Next Project – Interactive Exhibit Design

This semester I am taking a Interactive Exhibit Design course in which each student designs and creates an interactive exhibit of any shape or form. At the moment, I have two ideas for my project and I’m going to share my first (more on the second later).

I am always looking at new ways of presenting the history of PoWs in Riding Mountain National Park. While there has been increased attention regarding the labour project’s history, there remains no display in the Wasagaming townsite. This, I hope, will change sometime in the near future. As I began building a 3D model for my Digital History assignment last semester, I began thinking of ways that would allow me to incorporate the model into some type of interactive display. Rather than just stick with the traditional physical model/diorama, this course presents an excellent opportunity to turn a traditional display into something a little more exciting.

The next question is which direction I want to take it. As space (and resources) are limited, one option is to have an entirely computer-based exhibit. In this case, the project would take the form of a simple program for a SMART Board or traditional computer station. I’m thinking the screen would display a bird’s-eye view of the camp layout as it appeared in 1944. By clicking one of the buildings, a video of the 3D model and historic photographs would then provide a virtual tour of that specific building, indicating its purpose and history. I would also try to work in other non-building related elements, like PoW stories, dugout canoes, and camp pets, into the exhibit as well to provide a sense of what life was like for PoWs at Riding Mountain.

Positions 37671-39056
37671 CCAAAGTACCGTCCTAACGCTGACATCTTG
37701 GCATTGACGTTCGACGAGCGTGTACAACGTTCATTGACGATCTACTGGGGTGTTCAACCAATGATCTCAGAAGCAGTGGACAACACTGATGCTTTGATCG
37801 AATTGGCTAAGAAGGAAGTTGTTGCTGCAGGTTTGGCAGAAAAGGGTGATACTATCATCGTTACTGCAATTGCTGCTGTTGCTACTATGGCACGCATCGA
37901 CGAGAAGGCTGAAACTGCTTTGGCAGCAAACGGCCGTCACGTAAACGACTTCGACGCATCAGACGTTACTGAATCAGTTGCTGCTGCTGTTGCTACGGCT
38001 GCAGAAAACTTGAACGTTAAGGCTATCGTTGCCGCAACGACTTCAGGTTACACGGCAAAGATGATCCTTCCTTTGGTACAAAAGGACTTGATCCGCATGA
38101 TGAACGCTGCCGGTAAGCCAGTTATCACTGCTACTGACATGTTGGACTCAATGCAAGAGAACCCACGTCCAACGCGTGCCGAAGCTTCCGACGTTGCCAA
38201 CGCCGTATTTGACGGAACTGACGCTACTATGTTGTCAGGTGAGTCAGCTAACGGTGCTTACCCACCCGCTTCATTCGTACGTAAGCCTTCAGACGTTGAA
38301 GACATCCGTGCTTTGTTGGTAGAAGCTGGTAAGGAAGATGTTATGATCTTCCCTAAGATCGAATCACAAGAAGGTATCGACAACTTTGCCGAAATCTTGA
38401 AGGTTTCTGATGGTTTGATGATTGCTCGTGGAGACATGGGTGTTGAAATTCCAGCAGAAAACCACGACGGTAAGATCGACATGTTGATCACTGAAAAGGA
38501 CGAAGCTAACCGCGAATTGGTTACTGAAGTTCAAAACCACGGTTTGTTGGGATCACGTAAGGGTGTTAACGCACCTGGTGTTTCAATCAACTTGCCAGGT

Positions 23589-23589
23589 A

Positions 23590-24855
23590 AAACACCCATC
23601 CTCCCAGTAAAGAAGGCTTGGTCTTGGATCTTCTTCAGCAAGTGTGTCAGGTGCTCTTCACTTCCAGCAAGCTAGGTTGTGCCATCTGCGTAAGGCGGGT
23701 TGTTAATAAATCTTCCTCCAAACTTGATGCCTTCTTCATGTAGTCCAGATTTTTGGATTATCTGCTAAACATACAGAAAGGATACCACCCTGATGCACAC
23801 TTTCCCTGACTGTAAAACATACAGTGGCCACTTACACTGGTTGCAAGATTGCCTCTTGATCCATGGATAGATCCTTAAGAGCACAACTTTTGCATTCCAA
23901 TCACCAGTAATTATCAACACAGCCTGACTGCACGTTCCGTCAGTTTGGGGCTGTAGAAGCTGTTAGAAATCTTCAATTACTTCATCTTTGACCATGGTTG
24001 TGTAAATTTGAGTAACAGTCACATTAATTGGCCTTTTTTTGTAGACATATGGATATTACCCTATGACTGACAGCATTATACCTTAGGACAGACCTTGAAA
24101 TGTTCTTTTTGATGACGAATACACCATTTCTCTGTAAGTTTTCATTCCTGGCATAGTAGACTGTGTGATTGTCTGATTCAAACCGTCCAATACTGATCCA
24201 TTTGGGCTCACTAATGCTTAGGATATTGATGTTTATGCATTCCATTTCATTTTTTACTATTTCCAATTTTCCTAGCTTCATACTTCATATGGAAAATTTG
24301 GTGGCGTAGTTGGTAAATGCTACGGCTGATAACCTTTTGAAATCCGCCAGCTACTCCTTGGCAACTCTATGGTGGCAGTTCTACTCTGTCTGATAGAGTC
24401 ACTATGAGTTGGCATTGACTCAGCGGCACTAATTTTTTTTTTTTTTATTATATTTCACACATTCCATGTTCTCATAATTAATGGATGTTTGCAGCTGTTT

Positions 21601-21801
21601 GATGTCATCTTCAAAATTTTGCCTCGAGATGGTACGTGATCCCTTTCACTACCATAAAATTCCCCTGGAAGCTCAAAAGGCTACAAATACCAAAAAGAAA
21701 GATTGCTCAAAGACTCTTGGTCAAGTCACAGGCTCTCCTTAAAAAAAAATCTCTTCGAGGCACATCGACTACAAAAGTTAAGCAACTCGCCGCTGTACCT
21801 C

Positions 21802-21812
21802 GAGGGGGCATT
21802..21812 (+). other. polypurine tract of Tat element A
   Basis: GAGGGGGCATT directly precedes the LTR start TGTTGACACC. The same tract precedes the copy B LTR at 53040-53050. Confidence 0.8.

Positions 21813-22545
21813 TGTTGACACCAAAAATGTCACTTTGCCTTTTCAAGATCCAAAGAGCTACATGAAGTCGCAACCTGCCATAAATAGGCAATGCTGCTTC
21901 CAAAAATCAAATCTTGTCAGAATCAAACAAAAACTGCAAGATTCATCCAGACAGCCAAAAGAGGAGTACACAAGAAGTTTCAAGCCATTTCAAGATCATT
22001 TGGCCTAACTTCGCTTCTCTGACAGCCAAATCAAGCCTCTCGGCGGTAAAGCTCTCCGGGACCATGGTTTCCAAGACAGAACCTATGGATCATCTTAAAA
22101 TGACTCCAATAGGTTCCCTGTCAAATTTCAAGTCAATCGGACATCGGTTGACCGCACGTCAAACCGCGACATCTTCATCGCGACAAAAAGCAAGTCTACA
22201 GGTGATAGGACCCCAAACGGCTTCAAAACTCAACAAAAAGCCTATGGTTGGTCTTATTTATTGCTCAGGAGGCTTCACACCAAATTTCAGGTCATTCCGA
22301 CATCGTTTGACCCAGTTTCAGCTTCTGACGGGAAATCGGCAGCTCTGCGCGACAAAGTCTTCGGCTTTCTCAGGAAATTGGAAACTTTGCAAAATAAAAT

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Another option would be to create a physical reconstruction of the camp as well. Looking at my experience with the demographics interested in the camp’s history, most aren’t tech savvy. By creating a scale model of the site, hopefully I can bridge the gap a bit. Still have to work out the details on how I want to build it.

But wait – why stop there? Why not both?! If I’m feeling really ambitious, I’m thinking of how I can combine a physical model with a digital reconstruction. One idea is to have the buildings function essentially as buttons (or sensors) that people can press (or do some wort of action), which would then trigger a virtual tour on an nearby screen. I think this physical/digital reconstruction would help bridge generation gaps and allow both the tech-savvy and the not-so-tech-savvy visitors to learn more about the history of PoWs in Riding Mountain National Park.

Any ideas, comments, or suggestions?

Published by Michael O'Hagan

Historian studying German Prisoners of War in Canada during the Second World War

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